It really annoys me that if we had rational copyright laws, this book would be in the public domain. Over in Britain, Elvis is finally coming into the public domain, and this book was written well before Elvis began on his career. Ironically, this book which contains such a powerful denunciation of copyright law cannot be found on the open web, because it’s not due to come into the public domain in America until sometime around 2040. Even then, it could still become the victim of yet another Copyright Extension Act if we fail to build a strong free culture movement before that time. Sadly, this book cannot be published freely in the greatest library ever built: the World Wide Web. When it can be, I will be the first to sign up to help digitize it, it looks like an interesting read (which I don’t have time for right now b/c I should be working on finals).

This work was really ahead of its time. With his suggestion that artists avoid enforcing their copyrights, it sounds like he is suggesting an informal, radical version of Creative Commons! He also slams copyright law in general, which is a more radical position than FreeCulture.org takes, but is in line with my personal philosophy. It’s unfortunate that he referred to the “property is theft” socialist meme, since it’s best not to confuse physical property with “intellectual property” as RMS would of course remind us.

I don’t think that socialism is an inherently bad idea, it just works out to be impractical in the real world, especially for limited, rivalrous resources, limitations which do not apply in the world of ideas. Sharing with your neighbors is a much more natural activity when you don’t have to give up the object that you are sharing. (If I have an apple, and you have an apple, and we exchange apples, you only have one apple… if I have an idea and you have an idea, and we exchange ideas, we both end up with two ideas, as well as all of the intersections and syntheses of the two ideas, and we are both exponentially richer.) Art is not a zero-sum game, and artists need to realize that.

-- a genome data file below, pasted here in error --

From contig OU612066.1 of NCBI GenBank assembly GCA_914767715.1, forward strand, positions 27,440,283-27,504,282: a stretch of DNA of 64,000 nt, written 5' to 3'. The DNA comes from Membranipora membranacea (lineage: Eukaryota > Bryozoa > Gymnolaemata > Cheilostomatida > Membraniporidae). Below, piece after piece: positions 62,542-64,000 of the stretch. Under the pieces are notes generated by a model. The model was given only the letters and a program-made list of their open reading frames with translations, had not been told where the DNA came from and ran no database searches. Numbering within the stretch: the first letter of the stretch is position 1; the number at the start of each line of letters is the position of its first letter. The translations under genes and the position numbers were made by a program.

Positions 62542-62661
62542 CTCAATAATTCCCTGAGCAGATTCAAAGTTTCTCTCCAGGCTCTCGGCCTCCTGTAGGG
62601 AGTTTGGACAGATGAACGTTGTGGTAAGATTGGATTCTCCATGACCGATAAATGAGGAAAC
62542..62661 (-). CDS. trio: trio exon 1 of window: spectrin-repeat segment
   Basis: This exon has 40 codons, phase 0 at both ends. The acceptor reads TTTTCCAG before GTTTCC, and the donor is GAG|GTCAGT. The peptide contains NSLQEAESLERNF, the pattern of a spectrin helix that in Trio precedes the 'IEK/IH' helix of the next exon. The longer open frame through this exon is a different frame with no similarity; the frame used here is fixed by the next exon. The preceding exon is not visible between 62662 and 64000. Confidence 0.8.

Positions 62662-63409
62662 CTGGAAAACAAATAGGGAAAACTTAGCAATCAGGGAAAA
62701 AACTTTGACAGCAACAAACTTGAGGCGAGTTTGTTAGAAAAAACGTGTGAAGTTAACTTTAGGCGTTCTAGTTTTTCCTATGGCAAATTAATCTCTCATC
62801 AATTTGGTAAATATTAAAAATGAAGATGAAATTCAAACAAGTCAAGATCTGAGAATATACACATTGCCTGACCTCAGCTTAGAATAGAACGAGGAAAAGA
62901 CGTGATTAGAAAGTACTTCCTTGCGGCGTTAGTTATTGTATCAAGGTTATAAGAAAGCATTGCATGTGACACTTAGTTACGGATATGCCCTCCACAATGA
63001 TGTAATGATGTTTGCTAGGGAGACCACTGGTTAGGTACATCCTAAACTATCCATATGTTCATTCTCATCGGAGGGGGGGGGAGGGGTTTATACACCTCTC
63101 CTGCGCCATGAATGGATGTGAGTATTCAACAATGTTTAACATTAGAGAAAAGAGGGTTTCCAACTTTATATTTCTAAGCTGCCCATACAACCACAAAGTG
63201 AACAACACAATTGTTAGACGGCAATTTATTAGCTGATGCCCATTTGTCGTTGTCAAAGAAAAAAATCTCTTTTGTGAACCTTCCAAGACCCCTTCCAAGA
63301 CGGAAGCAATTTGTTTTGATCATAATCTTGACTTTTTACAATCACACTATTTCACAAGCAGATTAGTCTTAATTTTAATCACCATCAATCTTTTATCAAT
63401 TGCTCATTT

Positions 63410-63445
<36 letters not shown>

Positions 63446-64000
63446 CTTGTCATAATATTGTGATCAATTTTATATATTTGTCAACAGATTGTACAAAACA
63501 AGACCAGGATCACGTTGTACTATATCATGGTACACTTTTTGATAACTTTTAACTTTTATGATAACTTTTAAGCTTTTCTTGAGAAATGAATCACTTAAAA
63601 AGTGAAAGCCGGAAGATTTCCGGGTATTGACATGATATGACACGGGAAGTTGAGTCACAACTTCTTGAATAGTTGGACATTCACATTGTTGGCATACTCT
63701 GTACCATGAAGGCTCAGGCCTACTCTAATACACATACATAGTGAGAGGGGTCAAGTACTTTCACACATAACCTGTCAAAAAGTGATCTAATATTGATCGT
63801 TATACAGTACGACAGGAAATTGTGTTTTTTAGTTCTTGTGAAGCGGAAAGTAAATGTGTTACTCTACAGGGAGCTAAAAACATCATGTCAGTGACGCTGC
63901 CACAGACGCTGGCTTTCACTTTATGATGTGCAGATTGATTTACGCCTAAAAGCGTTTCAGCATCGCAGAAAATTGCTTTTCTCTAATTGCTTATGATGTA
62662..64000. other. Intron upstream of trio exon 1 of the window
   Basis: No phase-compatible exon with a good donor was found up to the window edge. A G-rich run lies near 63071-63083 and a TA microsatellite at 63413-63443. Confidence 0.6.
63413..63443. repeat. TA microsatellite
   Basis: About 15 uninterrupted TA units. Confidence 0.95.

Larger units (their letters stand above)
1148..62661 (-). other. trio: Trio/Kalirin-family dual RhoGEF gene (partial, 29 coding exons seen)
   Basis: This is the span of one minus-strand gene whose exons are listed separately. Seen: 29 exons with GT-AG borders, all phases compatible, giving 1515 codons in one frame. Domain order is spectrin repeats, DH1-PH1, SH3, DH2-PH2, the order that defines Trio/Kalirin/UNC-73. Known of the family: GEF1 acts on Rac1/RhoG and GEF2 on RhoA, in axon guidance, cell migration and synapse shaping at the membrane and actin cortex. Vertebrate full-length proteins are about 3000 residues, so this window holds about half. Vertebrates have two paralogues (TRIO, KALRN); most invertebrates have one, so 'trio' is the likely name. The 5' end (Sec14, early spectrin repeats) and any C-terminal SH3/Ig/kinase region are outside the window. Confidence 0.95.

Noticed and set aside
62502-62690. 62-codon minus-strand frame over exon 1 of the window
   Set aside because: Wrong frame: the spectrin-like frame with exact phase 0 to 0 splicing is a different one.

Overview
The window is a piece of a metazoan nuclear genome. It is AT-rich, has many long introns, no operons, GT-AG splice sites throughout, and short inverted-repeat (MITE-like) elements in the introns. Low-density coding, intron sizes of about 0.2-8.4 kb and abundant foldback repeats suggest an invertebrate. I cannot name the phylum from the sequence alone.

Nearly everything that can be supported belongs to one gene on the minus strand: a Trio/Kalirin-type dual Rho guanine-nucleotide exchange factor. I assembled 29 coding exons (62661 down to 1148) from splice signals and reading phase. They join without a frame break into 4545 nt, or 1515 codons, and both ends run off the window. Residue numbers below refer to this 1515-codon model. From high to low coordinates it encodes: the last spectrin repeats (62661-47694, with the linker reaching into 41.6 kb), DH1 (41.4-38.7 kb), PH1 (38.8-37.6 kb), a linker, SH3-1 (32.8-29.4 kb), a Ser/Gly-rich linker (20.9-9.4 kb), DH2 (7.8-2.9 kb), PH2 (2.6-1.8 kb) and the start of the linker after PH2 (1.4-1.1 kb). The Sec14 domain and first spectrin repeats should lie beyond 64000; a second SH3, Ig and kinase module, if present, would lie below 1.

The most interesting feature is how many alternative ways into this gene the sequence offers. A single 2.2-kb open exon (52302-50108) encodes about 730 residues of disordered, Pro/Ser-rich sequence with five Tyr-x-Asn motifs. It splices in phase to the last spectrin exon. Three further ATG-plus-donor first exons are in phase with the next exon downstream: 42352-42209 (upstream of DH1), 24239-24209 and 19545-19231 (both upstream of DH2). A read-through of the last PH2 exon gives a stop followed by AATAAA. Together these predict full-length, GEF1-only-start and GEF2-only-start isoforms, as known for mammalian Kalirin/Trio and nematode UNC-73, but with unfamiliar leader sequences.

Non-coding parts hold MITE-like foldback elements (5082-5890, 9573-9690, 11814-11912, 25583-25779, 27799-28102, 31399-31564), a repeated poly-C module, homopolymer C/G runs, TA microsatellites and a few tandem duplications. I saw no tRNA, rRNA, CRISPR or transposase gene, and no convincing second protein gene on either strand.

4 thoughts on “R.G. Collingwood – Free Culture, circa 1938?

  1. what limited resources? you buy into the myth of scarcity my friend. there are thousands of people that live solely off the things that so-called “efficient” capitalism throws away. there is no scarcity of resources, simply a scarcity of justice in their distribution.

    • …And attempts to “justly” distribute goods tend to just end up stopping those goods from being produced in the first place.

      The problem — with socialism in general and *even* with the idea of an information commons, which I support — is that you can’t treat resources like you have a magic wand and can magically distribute them rationally and justly. You can try, if you have lots of soldiers and weapons (the only way true, large-scale socialism has ever been practiced) but you’ll probably fail. Any attempt to create a system for distributing goods has to take into account people’s natural, selfish desires, and has to find a way to harness people’s talent and effort by playing into those desires. Just because (in my opinion) intellectual property as it stands is a broken way of doing so doesn’t make that principle invalid — any *other* system that said that we would encourage intellectual creativity simply by appealing to artists’ better nature and desire to create for creativity’s sake I would also say was broken.